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Bluegrass Rambles

Everything you need to know about bluegrass, whatever that is

Ted is an IBMA-nominated music writer who travels to bluegrass festivals with his wife and picks guitar in as many jams as he can.

Bluegrass Rambles

Everything you need to know about bluegrass, whatever that is

Ted is an IBMA-nominated music writer who travels to bluegrass festivals with his wife and picks guitar in as many jams as he can.

Not Just a Southern Thing

Here's a comment from Pete Wernick responding to my request for more information about the Greenwich Village bluegrass scene in the sixties. Pete, known at Dr. Banjo is a founding member of Hot Rize, and served as Chairman of the IBMA Board of Directors for fifteen years. His banjo, bluegrass, and band camps are well known. Check it all out here. It's such a rich evocation of the era, I include it in its entirety here:

"Pretty much anyone into bluegrass or string band music in New York City in the 60s would congregate Sundays in warm weather at Washington Square Park in Greenwich Village from 2-6pm, the hard-won music-permitted time slot. Nearby were the Folklore Center, a store/hangout for musicians, and Gerde's Folk City presenting traveling bands like the Dillards, the Kentucky Colonels, and Red Allen and the Kentuckians. (Joe Isaacs met Lilly there -- her duo opened for his group -- and the rest is bluegrass history.)

 

The Greenbriar Boys were the first New Yorkers to emerge from that scene as a touring and recording bluegrass band with seminal early members John Herald, Ralph Rinzler, Eric Weissberg, and Bob Yellin. Thanks to being featured on Joan Baez's major hit 2nd album, they quickly became "national folk royalty" and elevated bluegrass within that world. In 1963 a thrown-together group called the Even Dozen Jug Band made a record for Elektra that debuted the talents of David Grisman, Maria Muldaur (then  D'Amato), John Sebastian, Joshua Rifkin, Stefan Grossman, and others who went on to illustrious careers in roots and rock music.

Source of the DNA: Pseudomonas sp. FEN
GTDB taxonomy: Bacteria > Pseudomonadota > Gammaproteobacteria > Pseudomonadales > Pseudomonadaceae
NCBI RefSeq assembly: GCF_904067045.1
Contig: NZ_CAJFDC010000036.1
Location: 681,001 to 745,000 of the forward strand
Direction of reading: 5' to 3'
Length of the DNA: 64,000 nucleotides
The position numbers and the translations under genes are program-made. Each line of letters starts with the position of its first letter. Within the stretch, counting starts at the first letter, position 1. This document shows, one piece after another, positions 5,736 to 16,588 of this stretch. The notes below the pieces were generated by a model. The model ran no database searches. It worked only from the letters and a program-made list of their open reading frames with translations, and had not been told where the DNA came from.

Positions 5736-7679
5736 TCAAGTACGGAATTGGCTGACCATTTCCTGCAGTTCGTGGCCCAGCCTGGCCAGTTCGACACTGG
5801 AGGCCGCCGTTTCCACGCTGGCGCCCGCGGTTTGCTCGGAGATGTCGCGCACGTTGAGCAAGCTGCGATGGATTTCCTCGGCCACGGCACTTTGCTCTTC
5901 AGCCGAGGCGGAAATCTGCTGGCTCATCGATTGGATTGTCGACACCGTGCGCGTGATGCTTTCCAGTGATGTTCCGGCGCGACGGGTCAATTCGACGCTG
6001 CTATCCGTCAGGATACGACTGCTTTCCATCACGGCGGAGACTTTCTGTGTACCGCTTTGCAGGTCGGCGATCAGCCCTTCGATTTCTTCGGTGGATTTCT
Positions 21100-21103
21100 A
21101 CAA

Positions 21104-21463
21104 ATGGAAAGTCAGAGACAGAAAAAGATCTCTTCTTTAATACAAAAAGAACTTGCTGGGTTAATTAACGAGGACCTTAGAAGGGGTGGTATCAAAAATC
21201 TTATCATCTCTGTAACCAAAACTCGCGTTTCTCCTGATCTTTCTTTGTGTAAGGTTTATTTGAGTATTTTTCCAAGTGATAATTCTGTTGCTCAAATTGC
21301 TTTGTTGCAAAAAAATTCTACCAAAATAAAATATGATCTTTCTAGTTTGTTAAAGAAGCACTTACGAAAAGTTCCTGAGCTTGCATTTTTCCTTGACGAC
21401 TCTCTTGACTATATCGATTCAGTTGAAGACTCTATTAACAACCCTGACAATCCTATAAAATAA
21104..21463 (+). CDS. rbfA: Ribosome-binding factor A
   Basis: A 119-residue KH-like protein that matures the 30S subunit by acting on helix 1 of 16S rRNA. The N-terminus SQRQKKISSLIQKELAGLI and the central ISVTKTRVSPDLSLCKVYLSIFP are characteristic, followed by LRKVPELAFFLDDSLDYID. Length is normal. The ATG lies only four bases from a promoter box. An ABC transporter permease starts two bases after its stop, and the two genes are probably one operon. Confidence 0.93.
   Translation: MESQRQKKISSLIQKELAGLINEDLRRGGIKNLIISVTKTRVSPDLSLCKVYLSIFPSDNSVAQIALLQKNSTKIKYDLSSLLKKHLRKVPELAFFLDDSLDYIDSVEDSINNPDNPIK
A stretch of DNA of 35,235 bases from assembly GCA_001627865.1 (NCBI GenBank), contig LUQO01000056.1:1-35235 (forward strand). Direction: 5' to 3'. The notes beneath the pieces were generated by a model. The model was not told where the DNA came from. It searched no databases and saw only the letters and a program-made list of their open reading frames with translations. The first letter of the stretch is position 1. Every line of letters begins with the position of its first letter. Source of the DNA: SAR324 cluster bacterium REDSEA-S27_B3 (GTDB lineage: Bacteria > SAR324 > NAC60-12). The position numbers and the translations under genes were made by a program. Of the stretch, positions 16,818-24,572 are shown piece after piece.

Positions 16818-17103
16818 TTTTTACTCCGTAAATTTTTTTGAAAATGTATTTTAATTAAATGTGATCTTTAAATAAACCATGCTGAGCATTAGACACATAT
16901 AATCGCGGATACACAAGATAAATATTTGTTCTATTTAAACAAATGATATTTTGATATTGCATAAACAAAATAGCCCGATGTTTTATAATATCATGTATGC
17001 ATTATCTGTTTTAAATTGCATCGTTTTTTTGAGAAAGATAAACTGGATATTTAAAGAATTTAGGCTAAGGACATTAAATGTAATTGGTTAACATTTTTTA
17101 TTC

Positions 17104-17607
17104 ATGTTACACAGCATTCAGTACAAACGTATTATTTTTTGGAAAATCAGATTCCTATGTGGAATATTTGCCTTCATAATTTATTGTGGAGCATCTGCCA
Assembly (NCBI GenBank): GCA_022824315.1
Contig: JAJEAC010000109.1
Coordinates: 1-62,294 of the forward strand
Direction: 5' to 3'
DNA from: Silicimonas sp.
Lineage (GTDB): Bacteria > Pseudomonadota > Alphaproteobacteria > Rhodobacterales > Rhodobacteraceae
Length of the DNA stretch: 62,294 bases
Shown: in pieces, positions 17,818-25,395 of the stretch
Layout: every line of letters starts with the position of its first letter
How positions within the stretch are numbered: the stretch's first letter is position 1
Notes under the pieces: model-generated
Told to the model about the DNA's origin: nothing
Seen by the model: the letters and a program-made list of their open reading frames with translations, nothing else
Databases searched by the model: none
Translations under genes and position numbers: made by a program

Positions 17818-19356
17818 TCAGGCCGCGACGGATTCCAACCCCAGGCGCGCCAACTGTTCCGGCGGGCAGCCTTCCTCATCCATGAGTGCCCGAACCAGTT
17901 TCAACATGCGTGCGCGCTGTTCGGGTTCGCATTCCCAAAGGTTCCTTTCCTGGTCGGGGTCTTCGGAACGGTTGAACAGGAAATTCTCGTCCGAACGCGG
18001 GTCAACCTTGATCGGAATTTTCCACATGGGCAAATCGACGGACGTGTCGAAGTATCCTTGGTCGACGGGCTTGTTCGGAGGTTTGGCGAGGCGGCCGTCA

Among the other jammers at "the Square" most Sundays were Steve Arkin (banjo) and Gene Lowinger (fiddle), both later members of Bill Monroe's Blue Grass Boys. Jody Stecher was a leading light, already a virtuoso on mandolin and guitar as a teenager and singing a seemingly limitless repertoire of "deep bluegrass". Other bluegrassers in the area were Winnie Winston who consistently won banjo contests from the Philadelphia Folk Festival and Sunset Park to Union Grove NC, famous fiddler Tex Logan right across the river in New Jersey, Bob Applebaum, now a mandolin mainstay in Los Angeles, Steve Mandel (guitarist on the hit record of Dueling Banjo), bluegrass historian/radio host/musician Fred Bartenstein, folk maestro David Bromberg, John Cohen and Tom Paley of the New Lost City Ramblers, Marshall Brickman, and the irrepressible Roger Sprung, possibly the first Scruggs-style banjoist in the city (circa 1950) and STILL in his 80s a presence at yearly Washington Square reunions (this year's is already set for a late-September Sunday).

 

This is not a complete list of Washington Square notables, since people like Richie Havens, Bob Dylan, and traveling musicians like Jerry Garcia were known to show up at the Square.

For someone like me, a 17 year-old who'd never been in a bluegrass band, the Square in 1963 was a hotbed where I could watch experts close up and sometimes get to play with them. After a year of regular attendance, following one Sunday jam I was recruited into my first for-real bluegrass band -- Roger Siminoff was the departing banjo player, and I got the gig with New Jersey's Orange Mt. Boys, a crucial stage in my musical development.

Winnie Winston before his death in 2005 created a fascinating online memoir including great stories and photos of the old New York bluegrass/folk scene. The memoir is findable by googling Julian Winston (gets you here). For beaucoup history and photos: http://julianwinston.com/music/me_and_my_old_banjo2.php. Down that page near the 1985 picture, click on Tex Logan's amazing parties for some more interesting lore. I went to two of those, with a guest list including many of the above names, and I can say they were life-changing events."